Ultimately, “every industry is getting impacted [by data science] due to data growth, processing speeds, and amazing algorithms,” says Sengar.

Some industries that rely on data science every day include: 

  • Health care: Uses it to predict illness, improve diagnostics, and minimize human error in testing and analysis
  • Petroleum: Uses it to improve transportation and safety procedures, estimate where oil pockets may be located, and determine optimal conditions for drilling 
  • Telecommunications: Uses it to improve customer service, predict issues like outages, and determine customer wants and needs 
  • Banking and finance: Uses it to create financial models, predict market activity, and detect fraud 
  • Insurance: Uses it to assess risk, determine rates for customers, and flag potentially fraudulent claims

>>MORE: Explore how data science powers innovation with Quantium’s Data Analytics Virtual Experience Program

How to Get Into Data Science


Those interested in working in data science should focus on degrees in quantitative fields, like math, statistics, computer science, physics, or information technology. For certain roles, there is a way to specialize while in school. For example, taking business and marketing courses in school can help if you want to be a marketing analyst. Or, if you want to go into data reporting, having some foundation in journalism and writing-intensive subjects is useful. 

What courses you take or major you choose can also depend on the industry you want to work in. Since data science exists in every industry, having a specialized understanding of an industry you enjoy can give you a great foundation to work from. For example, having a background in finance or at least a good understanding of how banks work can help you if you want to work in data science at an investment bank. 

Advanced degrees can be useful for upward mobility, especially when moving into more business-focused roles (as opposed to analysis or engineering). Data scientists may pursue a master of business administration (MBA) degree, for example, to better understand the business side of their work. 

Certifications and Certificates 

Data science certifications are typically exam-based programs that prove a specific skill set. Certificates are more like micro-degrees and may take a few months to complete. 

Some common certifications and certificates for working in data science include:

  • Certified analytics professional (CAP) certification: Demonstrates technical proficiency in analytics and data science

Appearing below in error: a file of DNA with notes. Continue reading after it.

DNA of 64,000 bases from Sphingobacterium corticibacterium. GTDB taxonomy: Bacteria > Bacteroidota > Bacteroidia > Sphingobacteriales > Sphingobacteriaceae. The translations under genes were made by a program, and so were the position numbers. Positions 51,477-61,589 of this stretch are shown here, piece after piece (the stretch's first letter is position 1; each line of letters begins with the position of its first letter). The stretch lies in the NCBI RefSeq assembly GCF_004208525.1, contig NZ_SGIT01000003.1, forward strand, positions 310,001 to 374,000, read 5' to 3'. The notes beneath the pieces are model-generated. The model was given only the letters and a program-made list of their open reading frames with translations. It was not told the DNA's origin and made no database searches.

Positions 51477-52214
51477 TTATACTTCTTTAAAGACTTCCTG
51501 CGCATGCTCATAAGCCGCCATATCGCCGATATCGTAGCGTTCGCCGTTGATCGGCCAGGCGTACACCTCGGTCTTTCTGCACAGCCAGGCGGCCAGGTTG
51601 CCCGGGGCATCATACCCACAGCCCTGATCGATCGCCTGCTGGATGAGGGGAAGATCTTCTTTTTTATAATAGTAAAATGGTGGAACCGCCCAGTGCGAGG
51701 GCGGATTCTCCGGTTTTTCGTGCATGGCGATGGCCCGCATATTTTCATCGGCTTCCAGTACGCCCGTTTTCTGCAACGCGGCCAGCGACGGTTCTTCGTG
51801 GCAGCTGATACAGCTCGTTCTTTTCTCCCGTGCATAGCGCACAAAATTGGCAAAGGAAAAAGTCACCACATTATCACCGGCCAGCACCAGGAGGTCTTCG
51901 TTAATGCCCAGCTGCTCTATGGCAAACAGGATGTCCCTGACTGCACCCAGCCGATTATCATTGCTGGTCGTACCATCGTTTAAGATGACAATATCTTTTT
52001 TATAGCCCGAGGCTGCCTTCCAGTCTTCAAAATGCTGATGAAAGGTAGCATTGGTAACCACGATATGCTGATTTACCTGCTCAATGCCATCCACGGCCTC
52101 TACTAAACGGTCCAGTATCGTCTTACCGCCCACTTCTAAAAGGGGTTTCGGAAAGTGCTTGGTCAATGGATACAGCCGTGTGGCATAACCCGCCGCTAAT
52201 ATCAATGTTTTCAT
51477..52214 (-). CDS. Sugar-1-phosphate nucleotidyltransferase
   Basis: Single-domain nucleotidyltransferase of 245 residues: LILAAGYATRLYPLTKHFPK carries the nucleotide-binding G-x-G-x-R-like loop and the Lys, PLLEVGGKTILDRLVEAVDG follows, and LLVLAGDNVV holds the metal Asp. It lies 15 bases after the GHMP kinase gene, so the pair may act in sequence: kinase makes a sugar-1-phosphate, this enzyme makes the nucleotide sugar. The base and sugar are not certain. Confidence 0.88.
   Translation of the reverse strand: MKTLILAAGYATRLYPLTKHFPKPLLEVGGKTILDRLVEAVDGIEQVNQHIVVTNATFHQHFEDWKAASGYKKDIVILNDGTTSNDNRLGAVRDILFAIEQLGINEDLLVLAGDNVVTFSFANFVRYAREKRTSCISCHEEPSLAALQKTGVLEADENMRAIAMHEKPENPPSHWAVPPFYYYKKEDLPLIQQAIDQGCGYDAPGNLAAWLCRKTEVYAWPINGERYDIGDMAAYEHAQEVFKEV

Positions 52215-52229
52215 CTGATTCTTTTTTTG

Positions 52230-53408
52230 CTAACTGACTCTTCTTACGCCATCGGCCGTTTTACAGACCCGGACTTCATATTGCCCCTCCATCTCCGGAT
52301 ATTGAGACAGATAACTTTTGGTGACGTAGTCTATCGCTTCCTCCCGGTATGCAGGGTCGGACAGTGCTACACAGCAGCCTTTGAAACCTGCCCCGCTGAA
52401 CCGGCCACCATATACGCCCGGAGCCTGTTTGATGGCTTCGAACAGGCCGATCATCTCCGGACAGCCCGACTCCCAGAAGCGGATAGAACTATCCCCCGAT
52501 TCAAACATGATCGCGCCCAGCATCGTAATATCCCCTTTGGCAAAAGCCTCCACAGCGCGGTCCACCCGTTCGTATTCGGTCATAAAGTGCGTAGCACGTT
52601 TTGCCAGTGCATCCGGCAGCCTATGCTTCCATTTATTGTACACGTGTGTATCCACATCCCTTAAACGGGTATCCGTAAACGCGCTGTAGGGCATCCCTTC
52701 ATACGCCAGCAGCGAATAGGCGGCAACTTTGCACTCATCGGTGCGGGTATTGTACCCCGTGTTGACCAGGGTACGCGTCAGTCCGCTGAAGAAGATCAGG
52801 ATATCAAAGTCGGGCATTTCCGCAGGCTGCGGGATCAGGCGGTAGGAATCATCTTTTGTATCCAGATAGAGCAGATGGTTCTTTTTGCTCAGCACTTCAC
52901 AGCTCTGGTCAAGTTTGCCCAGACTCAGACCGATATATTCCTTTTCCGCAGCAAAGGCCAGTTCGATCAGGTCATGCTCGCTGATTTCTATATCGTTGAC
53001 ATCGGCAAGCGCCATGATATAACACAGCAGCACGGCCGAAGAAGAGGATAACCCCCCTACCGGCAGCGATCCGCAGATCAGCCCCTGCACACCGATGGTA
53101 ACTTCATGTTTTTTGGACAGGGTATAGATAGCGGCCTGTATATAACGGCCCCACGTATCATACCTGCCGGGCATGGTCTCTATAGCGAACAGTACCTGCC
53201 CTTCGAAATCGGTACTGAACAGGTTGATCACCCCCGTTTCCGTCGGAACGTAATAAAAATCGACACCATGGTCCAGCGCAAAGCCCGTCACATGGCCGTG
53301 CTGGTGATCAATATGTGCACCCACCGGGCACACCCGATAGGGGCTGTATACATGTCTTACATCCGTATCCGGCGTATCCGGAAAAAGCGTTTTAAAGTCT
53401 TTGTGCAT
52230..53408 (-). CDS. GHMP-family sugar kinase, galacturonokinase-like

• Senior Data Scientist certification from the Data Science Council of America (DASCA): Shows technical expertise and leadership skills 
  • Certified Big Data Professional from the SAS (Statistical Analysis System) Institute: Displays ability to work with massive data sets using open source tools and SAS
  • Oracle Business Intelligence: Proves proficiency in using Oracle’s Business Intelligence program for modeling, analysis, forecasting, and reporting
  • MongoDB Certified Associate Developer: Certifies ability to build modern applications using MongoDB databases
  • IBM Data Science Professional Certificate: Demonstrates high-level skills in data science, ranging from data visualization to constructing machine learning models
  • Google’s Data Analytics Professional Certificate: Shows data analysis skills taught by a leading tech company

You can also use coding bootcamps (many of which offer certificates for completion) and online courses to learn skills that can land you jobs or help you transition into other areas of data science. For example, a data analyst can improve their coding and warehouse architecture skills to make a move into data engineering. 


Regardless of the role in data science, certain hard skills are useful or necessary, including: 

  • Programming languages like Python and R
  • SQL (structured query language)
  • Statistics 
  • Tableau and PowerBI for data visualization
  • Applied mathematics

Data science also relies on many interpersonal and soft skills, though, such as 

Remember that data science doesn’t have to be the end of your career journey, either. 

“Since the data science field is an amalgamation of so many skills, it is easy to venture out into so many different directions if you have the right learning attitude, communication, and analytical skills,” notes Sengar. 

Explore your career options and learn in-demand skills with Forage’s free technology virtual experience programs

Image credit: Canva

The post What Is Data Science? appeared first on Forage.